Lisa Eldridge Velveteen Liquid Lip Colour (£21, promises both: eight high-octane hues to concoct a blurred, just-bitten stain, or full-whammy, kapow pout. 

I’m relishing the latter in Jazz, a staggeringly vampy magenta.


Nail vogues to conjure with include chocolate and cinnamon, syrup (shiny, saccharine, sheer), glossy black, green (olive and forest), moody purples and chromes. 

Short is in style — good news for those of us going DIY to save funds.


Or opt for more of a technique-based re-jig, be it softer brows, differently draped blush, even merely a new shade or style of lash. I’ve taken up Zara’s cornflower blue Bright Mascara (£11.99,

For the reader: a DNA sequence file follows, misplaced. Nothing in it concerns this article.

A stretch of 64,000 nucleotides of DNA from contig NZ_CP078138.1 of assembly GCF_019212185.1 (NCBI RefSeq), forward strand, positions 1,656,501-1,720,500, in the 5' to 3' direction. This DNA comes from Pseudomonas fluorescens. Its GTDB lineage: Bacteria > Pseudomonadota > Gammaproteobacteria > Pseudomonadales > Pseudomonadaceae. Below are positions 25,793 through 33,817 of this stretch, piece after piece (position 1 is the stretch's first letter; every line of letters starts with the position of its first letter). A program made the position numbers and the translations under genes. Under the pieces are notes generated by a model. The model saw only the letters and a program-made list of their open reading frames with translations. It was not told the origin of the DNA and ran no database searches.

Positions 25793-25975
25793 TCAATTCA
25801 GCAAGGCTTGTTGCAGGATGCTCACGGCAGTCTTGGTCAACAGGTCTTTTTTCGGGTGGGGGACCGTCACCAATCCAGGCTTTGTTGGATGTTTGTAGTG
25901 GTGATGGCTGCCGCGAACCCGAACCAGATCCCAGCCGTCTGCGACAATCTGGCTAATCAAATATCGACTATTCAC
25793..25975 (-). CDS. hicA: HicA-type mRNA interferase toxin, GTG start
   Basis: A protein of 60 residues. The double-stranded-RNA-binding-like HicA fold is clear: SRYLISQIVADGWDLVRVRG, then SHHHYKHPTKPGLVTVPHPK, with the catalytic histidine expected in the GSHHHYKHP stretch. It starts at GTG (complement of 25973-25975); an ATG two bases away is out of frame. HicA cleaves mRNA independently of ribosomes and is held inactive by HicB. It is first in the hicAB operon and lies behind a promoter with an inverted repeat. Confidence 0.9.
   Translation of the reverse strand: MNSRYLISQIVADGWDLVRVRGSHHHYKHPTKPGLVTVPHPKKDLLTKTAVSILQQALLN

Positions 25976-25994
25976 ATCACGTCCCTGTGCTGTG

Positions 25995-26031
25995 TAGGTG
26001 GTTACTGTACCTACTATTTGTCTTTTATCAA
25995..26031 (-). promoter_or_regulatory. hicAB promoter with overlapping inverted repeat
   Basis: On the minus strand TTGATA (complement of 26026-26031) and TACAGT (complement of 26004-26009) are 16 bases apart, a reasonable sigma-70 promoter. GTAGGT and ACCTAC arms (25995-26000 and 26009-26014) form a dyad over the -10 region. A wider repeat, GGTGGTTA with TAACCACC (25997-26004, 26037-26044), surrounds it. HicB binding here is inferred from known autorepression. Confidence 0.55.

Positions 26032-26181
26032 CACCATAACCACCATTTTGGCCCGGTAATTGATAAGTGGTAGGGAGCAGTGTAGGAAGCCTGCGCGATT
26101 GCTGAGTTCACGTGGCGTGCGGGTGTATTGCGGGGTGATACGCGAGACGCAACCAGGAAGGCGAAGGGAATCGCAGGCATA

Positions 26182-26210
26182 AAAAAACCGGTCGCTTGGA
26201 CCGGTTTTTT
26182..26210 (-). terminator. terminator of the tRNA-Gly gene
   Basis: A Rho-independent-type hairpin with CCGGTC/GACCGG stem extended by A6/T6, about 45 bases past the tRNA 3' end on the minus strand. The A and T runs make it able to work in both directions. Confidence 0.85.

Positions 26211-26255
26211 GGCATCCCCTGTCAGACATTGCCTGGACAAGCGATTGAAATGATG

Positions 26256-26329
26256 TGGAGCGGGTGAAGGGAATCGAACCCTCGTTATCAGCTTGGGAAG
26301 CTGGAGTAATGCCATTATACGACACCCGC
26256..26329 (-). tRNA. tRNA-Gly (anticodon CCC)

A single application lends my eyes cunning focus and depth that seriously wakes up my face, rendering everything fresher — change secured.


Baylis & Harding Goodness Oud, Cedar & Amber Body Wash 

With the cost-of-living crunch cutting ever deeper, Baylis & Harding Goodness Oud, Cedar & Amber Body Wash (now £3 for 500ml, is this autumn’s cult buy. 

Eco-conscious, made of plant-based cleansers, this and its matching hand wash smell fabulously, woodily high-end. Snobs, decant if you must.

£3.00 Shop


Soho Skin Face Oil (£60 for 30ml, 
(£60 for 30ml,

A lightweight, nutrient-rich face-feeder to protect, stimulate collagen and repair.

£60.00 Shop
de Mamiel Autumn Facial Oil 

(£90 for 20ml,

The latest cult aromatherapy blend with Prickly Pear Seed Oil and Jasmine.

£90.00 Shop
Erborian Skin Therapy Night Oil 

(from £21 for 10ml,

Powered by potent plant extracts so skin looks plumply restored by morning.